These two parallel mechanisms represent opposing evolutionary strategies: the machinery comprising photochemical reaction centers allows the utilization of light at a high quantum yield (Wraight and Clayton, 1974) and at an efficient coverage of the solar spectrum (Hohmann-Marriott and Blankenship, 2011). More importantly, photochemical reaction centers can generate the reducing power used to fix carbon in addition to a proton motive force. However, the cost of occupying extensive membrane real estate (Molenaar et al., 2009), as well as that of high repair and maintenance due to photodamage (Blokhina et al., 2003), greatly exceeds that of a monomeric proton pump. Furthermore, the complexity of the photochemical reaction center is likely to render its lateral transfer a relatively rare event. Rhodopsins, on the other hand, do not provide sufficient energy for cellular growth and are not known to support carbon fixation, but they require the expression of only one membrane protein and are simple enough to be expected to proliferate by lateral gene transfer (Frigaard et al., 2006).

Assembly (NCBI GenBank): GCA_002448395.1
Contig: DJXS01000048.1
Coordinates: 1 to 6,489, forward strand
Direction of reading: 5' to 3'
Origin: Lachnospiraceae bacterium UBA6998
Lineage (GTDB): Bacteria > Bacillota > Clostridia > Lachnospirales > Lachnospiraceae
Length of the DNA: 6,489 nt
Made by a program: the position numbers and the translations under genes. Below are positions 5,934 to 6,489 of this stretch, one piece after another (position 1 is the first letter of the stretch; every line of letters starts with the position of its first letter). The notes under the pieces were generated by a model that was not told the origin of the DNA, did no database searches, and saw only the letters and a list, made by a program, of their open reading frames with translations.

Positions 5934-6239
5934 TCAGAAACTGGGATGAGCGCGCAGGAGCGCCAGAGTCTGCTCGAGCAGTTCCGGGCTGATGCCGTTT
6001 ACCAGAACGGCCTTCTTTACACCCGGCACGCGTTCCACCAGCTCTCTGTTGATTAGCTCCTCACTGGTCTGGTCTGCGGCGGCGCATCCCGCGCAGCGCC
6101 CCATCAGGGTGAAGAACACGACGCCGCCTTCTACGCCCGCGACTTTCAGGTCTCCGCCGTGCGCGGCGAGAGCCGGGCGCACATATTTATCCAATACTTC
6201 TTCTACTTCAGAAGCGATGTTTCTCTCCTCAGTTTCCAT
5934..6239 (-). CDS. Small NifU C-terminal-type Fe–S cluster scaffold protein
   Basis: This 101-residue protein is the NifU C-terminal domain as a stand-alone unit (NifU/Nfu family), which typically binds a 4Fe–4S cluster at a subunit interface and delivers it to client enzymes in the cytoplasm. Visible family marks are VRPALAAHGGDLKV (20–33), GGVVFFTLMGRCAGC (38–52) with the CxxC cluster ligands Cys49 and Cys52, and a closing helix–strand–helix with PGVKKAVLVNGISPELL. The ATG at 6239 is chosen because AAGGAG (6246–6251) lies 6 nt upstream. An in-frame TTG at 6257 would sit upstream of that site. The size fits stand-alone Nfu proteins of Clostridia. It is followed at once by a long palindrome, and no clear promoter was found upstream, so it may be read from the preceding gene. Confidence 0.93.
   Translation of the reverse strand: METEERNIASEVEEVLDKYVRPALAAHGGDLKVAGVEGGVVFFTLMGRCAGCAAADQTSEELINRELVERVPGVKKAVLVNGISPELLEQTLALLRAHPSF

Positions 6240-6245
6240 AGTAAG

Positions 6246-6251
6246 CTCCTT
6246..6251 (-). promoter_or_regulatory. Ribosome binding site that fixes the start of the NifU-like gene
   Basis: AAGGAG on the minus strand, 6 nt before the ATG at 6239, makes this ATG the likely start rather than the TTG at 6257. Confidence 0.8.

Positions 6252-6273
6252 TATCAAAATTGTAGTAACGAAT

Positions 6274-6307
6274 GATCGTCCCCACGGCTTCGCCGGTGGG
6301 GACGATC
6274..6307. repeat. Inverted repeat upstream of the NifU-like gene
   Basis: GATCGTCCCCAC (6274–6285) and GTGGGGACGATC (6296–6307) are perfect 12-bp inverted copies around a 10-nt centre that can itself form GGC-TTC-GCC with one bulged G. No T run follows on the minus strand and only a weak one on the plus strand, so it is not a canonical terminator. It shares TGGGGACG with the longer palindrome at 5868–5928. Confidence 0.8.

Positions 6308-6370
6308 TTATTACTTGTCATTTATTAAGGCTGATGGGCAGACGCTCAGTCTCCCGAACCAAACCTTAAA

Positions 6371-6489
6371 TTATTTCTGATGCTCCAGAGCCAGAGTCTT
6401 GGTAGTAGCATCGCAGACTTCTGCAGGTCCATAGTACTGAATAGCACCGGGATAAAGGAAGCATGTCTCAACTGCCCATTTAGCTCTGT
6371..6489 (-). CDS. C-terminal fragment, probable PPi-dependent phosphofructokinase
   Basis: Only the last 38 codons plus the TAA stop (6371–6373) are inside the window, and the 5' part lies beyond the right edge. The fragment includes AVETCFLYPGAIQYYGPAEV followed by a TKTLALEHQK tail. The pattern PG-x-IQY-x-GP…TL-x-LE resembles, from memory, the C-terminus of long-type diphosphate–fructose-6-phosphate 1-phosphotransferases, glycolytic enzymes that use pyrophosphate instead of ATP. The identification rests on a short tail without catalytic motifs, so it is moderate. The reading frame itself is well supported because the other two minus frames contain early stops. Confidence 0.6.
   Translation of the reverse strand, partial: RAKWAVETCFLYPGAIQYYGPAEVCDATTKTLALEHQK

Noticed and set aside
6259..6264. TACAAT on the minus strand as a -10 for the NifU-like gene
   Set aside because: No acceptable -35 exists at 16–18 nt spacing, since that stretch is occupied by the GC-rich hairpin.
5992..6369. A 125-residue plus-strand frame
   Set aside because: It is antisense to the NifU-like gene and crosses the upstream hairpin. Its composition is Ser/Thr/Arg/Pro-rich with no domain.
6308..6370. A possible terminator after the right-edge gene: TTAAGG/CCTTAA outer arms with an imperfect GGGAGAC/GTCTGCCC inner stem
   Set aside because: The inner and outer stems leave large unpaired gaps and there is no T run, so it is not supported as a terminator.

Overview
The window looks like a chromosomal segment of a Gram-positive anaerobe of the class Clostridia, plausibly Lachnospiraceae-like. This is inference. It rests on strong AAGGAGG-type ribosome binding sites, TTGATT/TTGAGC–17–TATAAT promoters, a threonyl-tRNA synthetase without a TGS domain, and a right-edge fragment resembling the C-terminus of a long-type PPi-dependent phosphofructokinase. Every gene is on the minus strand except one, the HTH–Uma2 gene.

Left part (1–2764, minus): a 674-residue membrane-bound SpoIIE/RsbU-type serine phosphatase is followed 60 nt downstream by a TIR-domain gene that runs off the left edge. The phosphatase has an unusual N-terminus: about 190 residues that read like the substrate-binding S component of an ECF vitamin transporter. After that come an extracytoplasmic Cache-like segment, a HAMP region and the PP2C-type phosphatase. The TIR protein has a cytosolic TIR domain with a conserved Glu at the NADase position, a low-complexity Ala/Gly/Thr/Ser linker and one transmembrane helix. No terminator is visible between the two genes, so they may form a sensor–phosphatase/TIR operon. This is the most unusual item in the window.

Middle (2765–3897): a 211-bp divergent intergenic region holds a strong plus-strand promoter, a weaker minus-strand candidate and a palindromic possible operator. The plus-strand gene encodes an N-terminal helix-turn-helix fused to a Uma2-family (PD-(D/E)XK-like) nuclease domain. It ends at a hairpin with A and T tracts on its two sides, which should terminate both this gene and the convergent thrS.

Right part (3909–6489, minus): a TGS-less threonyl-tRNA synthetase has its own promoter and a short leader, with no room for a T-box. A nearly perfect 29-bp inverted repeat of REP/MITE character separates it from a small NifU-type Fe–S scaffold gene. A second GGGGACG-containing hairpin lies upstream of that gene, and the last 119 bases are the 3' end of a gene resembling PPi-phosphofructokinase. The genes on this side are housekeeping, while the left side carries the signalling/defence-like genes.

One of the first discoveries made possible by metagenomics was the apparent abundance and diversity of rhodopsins in marine environments (Béjà et al., 2000; Rusch et al., 2007; Fuhrman et al., 2008); these proteins have been found in diverse taxa, including SAR11 (Giovannoni et al., 2005), a contender to the title of ‘the most abundant organism on the Earth’. However, despite the plethora of increasingly available metagenomic data, the abundance of rhodopsins was not systematically compared to that of photochemical reaction centers.